I far as I’ve been able to determine, there’re only s couple of recurring characters in Carl Hiaasen books, but what characters they are. Skink, the foxily crazy former governor of Florida lives in the Everglades dispensing justice and serving as the most delightful dues ex machine in contemporary crime literature. Skink appears in both Stormy Weather and Skinny Dip, but I’ll leave it to the reader to discover where, why, and how. The two books share some common elements that contribute to many other Hiaasen novels:
1. A young and beautiful woman,
2. An older, somewhat jaded and lost man who saves himself in rescuing the girl.
3. A cast of gooney and grotesque villainous or saintly characters.
4. A raging anger at the destruction of Florida’s beauty by developers, crooked politicians, rapacious farmers, and other people of no moral or social conscience.
5. A rip roaring page turner plot
6. Laugh out loud situations that make the reader think about power, honesty, integrity and the state of the world.
While there are plenty of silly scammers, the real bad guys and the genuine target Hiaasen keeps focusing on are developers, builders, farmers, and crooked politicians who destroy the land in order to make obscene amounts of money. Whether they’re breaking building codes or pumping phosphates in the once pristine waters of the Everglades doesn’t matter. They’re blaspheming what was one wild, beautiful, and eternal.
In Stormy Weather, Bonnie and Max Lamb awaken during their honeymoon at Disney World to learn that Hurricane Andrew is bearing down on Homestead, just south of Miami. Max grabs his video camera, hustles Bonnie into the car and drives south to capture the destruction on tape. Max and Bonnie are soon separated as she becomes increasingly disgusted by his behavior. Along the way, readers meet a mafia killer seeking revenge because his mother has been killed in the hurricane, a crooked building inspector and the developer who bribed him. We also meet Augustine, the seemingly lost and shiftless collector and juggler of human heads, who helps Bonnie gain a new perspective on life.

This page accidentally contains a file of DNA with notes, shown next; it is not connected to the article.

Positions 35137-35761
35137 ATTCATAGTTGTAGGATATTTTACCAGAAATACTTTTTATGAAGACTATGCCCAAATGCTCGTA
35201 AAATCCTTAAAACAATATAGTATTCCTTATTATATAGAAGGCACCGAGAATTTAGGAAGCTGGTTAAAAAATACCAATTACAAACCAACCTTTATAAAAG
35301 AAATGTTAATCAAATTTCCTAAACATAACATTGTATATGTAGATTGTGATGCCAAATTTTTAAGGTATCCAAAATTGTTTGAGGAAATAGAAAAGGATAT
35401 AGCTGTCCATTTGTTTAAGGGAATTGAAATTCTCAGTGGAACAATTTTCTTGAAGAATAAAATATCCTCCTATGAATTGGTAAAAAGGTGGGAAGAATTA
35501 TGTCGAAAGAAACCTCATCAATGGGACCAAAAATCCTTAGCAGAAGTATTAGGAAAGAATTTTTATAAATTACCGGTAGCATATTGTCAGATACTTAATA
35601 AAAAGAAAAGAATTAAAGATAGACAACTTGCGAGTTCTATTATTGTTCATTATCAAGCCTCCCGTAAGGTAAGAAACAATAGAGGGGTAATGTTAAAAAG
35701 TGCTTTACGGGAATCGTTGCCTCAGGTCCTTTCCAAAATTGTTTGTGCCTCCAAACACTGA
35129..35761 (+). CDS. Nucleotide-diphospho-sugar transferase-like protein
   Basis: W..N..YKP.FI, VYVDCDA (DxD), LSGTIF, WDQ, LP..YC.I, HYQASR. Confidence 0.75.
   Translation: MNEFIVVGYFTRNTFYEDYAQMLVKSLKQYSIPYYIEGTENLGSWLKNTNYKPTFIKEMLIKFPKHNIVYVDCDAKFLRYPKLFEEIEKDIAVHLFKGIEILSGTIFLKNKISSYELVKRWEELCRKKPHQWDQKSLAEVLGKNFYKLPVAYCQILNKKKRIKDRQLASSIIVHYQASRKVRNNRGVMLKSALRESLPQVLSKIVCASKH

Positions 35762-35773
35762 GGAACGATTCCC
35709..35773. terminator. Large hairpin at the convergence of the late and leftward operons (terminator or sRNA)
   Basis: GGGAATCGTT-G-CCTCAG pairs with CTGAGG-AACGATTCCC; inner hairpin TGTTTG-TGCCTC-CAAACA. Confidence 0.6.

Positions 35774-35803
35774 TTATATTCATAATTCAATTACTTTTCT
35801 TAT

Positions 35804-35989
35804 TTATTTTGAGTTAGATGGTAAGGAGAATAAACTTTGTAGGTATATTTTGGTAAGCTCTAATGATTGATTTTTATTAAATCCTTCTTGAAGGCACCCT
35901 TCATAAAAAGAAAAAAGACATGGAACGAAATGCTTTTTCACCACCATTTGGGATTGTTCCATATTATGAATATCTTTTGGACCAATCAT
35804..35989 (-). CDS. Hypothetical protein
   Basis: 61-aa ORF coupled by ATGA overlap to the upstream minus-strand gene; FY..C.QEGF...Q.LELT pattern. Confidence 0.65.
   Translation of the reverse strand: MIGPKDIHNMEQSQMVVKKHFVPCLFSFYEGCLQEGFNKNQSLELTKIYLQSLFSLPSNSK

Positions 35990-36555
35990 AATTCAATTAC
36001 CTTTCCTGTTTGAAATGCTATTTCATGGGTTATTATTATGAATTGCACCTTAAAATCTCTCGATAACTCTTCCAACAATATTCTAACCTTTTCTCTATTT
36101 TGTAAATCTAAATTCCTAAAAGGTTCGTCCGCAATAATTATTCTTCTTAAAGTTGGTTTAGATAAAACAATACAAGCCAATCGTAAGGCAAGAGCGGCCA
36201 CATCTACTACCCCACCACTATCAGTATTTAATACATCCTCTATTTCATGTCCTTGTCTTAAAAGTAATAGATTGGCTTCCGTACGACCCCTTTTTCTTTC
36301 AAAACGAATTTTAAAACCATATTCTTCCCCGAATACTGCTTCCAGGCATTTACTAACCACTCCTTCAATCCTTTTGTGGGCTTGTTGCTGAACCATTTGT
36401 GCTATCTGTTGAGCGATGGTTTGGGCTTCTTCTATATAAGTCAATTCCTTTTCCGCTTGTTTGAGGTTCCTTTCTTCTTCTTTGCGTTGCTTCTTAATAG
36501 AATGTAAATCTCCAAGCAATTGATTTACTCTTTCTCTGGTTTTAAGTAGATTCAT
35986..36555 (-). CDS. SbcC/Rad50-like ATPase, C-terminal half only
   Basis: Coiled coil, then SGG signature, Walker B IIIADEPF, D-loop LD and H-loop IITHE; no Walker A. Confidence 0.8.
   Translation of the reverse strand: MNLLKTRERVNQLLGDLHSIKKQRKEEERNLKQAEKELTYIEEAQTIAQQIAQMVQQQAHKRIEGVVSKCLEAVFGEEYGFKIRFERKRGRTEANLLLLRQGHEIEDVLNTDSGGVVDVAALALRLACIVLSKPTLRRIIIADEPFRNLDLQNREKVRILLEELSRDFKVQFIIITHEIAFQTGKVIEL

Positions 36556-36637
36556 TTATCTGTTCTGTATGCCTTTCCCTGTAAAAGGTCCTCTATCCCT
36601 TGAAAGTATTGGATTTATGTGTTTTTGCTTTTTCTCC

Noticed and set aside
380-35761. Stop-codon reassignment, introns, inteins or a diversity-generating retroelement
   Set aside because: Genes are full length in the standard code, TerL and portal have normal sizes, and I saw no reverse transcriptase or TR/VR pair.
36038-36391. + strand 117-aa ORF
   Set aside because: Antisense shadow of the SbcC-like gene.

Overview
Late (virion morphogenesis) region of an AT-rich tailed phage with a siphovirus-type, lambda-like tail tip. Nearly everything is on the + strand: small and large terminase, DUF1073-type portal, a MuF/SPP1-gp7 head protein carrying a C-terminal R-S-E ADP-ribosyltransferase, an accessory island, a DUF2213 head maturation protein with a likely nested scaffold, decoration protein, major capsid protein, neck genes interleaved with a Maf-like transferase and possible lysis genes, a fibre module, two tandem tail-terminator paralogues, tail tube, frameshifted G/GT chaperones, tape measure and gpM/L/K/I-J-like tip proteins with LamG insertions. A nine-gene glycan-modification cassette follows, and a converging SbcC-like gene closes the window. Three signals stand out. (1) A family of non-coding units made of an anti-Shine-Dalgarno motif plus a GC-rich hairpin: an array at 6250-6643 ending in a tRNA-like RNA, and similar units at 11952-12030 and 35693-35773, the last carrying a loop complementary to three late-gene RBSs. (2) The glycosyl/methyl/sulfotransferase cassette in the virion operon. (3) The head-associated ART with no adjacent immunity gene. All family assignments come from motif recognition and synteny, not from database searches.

On the opening page of Skinny Dip, Marine biologist Dr. Charles Perrone nonchalantly throws his wife off a cruise ship in the middle of the Gulf Stream. The wife, Joey, once a college swimmer, manages to re-orient herself in the air and knife into the water, unharmed. She begins swimming toward shore and is eventually rescued by Mick Shanahan who lives alone on a small island off the coast of Miami. Together, they hatch a plot to wreak revenge on Chaz Perrone, a worthless human being whose brain dangles between his legs. Chaz has been falsifying data about phosphate pollution from Red Hammernut’s farms in the Everglades in order to save Red the millions of dollars it would cost to stop the pollution. Again, the collection of characters brightens the landscape and keeps the action moving.
Hiaasen, a columnist for the Miami Herald, focuses his column on these same targets. He’s also written a longer non-fiction work about the effects of Disney on the state. Recently, he has published a golf memoir called The Downhill Lie, which, like many such books, examines the complex relationship often existing between the game and the father-son relationship. His greatest claim to fame, however, remains his novels. These are filled with mordant humor, satire, and, not too deeply hidden, passion for his home state and its natural wonders. A question arising from all this has to do with whether his columns or his novels contain more power to move the reader to action. Perhaps this is an unfair question, because his Florida readers are better situated to respond with votes or other actions to affect the outcomes. Nevertheless, my recent travels in Florida have been significantly informed by his views. My appreciation and understanding for what I’ve seen have grown. I doubt my political behavior has been affected.
In the end, a Hiaasen novel does what a good book should. It entertains and enlightens. Because his books are so entertaining, the enlightenment comes with little pain and less defensiveness. He doesn’t come across as hectoring or looking down on his readers. Even though something of a formula has emerged (the winsome damsel, the older and somewhat estranged man, the magical help from outside) the stories remain fresh and lively, always a good read. Carl Hiaasen’s novels are to be enjoyed and treasured. I recommend they not be read successively, because his style requires a little rest between exposures not to become overwhelming. The books are not serial and don’t need to be read in sequence, nor are they so topical as to become obsolete, at least in the short term of a decade or two. Read, enjoy, learn.
Hiaasen’s books are available on-line or from you local chain or independent book seller.